Over the course of 40 years, Alvin Hall has amassed a trove of blue-chip artists merely by trusting his eye.
By Sandra E. Garcia, For Art News
Observers of the art market have referred to the rising demand for work by contemporary African-American artists in recent years as, among other things, a “furor” or “surging,” and the work itself as “a hot commodity.” Ten years ago, it was relatively rare to see a Black artist’s work set a record at auction. Now, such sales are routine, boosted by numerous high-profile lots, perhaps most famously Kerry James Marshall’s 1997 painting “Past Times” (purchased by the rapper and music producer Sean Combs for $21.1 million at a Sotheby’s sale in 2018) and, more recently, Jean Michel-Basquiat’s “In This Case” (1983), which sold at Christie’s in May for $93.1 million — an astronomical price, but still only the second-highest ever paid for a Basquiat.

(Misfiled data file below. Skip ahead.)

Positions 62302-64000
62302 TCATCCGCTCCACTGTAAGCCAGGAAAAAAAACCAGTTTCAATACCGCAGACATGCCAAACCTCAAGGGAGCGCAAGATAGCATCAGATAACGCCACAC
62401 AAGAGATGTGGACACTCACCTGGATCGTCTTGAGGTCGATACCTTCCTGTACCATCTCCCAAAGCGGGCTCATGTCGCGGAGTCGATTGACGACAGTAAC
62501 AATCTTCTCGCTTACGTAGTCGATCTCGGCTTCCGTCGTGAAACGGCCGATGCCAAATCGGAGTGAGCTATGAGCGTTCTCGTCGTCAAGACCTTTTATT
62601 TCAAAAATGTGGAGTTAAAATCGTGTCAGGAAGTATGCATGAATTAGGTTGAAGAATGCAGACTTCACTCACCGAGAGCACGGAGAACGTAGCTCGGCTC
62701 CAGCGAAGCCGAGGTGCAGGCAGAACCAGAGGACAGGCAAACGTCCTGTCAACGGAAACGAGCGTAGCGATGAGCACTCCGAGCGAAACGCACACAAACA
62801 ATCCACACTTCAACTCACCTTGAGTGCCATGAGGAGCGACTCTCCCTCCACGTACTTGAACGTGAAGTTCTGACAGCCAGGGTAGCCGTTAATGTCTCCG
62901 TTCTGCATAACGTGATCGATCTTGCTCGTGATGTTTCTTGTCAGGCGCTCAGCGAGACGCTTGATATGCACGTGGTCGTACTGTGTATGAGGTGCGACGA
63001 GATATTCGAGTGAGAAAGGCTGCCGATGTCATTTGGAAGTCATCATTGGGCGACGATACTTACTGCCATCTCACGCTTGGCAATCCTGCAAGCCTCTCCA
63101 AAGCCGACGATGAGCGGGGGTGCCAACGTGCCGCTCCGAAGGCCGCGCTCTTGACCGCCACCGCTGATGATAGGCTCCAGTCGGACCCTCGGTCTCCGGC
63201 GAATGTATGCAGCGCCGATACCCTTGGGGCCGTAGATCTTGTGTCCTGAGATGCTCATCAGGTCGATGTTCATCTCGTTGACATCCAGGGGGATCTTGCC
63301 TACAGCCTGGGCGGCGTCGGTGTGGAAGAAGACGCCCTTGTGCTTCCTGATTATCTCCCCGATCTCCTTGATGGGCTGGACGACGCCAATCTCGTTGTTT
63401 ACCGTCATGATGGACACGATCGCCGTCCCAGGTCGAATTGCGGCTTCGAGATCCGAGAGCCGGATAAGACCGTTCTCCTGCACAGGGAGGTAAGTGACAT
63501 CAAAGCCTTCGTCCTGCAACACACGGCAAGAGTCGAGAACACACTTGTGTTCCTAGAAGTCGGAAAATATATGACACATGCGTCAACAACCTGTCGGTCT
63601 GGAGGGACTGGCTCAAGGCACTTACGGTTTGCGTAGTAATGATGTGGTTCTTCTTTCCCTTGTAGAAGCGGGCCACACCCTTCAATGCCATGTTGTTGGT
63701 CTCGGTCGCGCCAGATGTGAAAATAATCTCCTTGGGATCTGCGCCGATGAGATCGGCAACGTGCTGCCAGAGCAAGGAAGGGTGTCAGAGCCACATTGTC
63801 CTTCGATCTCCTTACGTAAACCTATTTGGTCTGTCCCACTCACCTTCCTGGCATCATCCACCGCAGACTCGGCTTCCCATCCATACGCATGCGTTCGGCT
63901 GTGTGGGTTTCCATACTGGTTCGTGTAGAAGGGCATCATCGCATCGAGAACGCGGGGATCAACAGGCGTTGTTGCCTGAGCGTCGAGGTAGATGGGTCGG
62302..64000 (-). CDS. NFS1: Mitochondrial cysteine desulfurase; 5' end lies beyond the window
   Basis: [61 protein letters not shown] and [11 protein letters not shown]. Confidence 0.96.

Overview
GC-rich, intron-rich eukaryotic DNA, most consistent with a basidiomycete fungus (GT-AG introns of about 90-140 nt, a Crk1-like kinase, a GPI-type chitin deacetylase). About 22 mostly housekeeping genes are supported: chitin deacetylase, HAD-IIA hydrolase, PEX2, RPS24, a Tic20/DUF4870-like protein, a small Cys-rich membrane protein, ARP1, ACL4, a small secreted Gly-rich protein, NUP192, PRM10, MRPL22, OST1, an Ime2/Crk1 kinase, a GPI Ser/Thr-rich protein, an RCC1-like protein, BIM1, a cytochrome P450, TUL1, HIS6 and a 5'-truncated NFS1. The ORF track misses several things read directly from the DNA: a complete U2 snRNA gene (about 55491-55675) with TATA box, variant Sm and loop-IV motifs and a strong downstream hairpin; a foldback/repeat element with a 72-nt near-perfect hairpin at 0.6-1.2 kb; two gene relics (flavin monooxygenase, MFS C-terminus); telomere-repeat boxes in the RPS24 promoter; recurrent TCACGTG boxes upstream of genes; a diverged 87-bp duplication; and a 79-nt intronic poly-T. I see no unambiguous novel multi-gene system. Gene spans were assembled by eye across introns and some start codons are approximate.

Given the hype surrounding such figures, it’s surprising that one of the more interesting collections of contemporary African-American art is housed inside a fairly humble Manhattan two-bedroom apartment on Madison Avenue. It belongs to Alvin Hall, 68, a broadcaster, financial educator and author, who, through good timing, taste and a bit of luck, began collecting in the 1980s and has been able to buy masterpieces by artists whose work is now worth much more. At a time when art — and Black art in particular — has been inflated and commodified to the point of a quasi-bank transaction, Hall is a model of best practices for nonbillionaires hoping to amass a world-class collection. His apartment also illustrates some of the realities of how to live with art when you only have a minimal amount of space: He owns 377 works, 342 of which are in storage.
For more, see: https://www.nytimes.com/2021/06/14/t-magazine/alvin-hall-art-collection.html